I’m not fighter but there is a lot I’ve learned from five-time Brazilian jiu-jitsu world champion, Marcelo Garcia. Garcia’s genius seems to be that he thrives in a space that others are actively avoiding: change.
In jiu-jitsu, the aim is to wrestle or grapple your opponent to the point where they give up or tap-out; this is called a submission. To get to a submission, the opponents try to get into strong tactical positions to apply leverage with various types of locks, holds of chokes. As the fighters try to move to better positions, they go through transitions in search of the submission.
Change and Transition
Most fighters seem to focus on the positions they have or want to get into, using the transition phases to progress into better positions. Garcia, on the other hand, seems to focus on the transitions. He sees the fight in a different way, the transition is the key, not the position.
While everyone else is fighting for better positioning, he’s working toward better transitions. As the other person gets set in the position they have been working for, he is already changing things and upsetting their position. His style has been described as smooth, graceful and elegant and has clearly brought him success.
Life is all about change and transition. Nothing is static, everything is always changing. Somehow though, we seem to want to get into a position in life and hope it remains the same.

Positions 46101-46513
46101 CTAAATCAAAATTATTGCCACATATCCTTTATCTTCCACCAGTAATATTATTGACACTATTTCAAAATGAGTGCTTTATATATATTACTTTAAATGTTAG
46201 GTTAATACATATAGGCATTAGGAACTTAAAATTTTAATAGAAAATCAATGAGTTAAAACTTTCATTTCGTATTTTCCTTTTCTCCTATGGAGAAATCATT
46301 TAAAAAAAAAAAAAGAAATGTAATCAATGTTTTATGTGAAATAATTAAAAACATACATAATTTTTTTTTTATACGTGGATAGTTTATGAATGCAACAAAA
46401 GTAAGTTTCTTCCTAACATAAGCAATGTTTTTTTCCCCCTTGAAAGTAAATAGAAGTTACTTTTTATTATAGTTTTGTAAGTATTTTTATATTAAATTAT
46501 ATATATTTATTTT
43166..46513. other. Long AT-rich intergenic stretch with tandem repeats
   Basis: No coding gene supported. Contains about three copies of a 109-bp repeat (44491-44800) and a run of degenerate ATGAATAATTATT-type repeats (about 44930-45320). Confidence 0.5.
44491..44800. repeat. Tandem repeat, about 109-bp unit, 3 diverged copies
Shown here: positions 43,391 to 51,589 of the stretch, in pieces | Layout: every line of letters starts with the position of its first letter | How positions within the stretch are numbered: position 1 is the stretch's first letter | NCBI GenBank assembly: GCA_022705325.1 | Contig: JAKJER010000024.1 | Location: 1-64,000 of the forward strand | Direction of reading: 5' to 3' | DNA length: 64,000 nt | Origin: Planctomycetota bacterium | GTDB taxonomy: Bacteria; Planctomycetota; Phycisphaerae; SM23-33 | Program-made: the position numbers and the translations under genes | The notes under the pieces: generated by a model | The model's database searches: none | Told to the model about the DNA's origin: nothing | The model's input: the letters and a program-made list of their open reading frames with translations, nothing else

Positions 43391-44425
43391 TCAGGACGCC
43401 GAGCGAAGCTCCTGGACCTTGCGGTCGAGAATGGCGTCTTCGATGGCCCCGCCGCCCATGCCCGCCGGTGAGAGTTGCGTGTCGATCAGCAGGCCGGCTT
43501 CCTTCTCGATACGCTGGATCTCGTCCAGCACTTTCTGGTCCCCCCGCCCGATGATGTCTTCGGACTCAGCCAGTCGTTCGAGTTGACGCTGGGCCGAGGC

“You cannot step into the same river twice,
for other waters are continually flowing on.”
This quote is attributed to Heraclitis, a Greek philosopher whose view was that change was central to the universe.
Change is Constant
Your mind-body changes constantly. Within your cells, structures are in a state of flux being built up and broken down every second of every day. Cells, themselves are continually being made and shed. You lose and regenerate the cells of your lungs every 6 months and your intestines every 5 days. Health is the careful balance of cell renewal.
As a person, each experience you have every day shifts your perspective on some part of life. You change on an on-going basis. As people change, so do relationships. The ‘happily ever-after’ myth is an example of our human tendency to want things to remain the same and it flies in the face of reality. Healthy relationships have intentional focus on each person’s evolution and our evolution in relation to the others.
When we hold on to what is and reject the flow of life, we are like a fighter stuck trying to hold a position that is slowly choking us. Embracing change and transition is a key to playing the game of life elegantly.
Cell Turnover and Adult Tissue Homeostasis: From Humans to Planarians. Annu. Rev. Genet. 2007. 41:83–105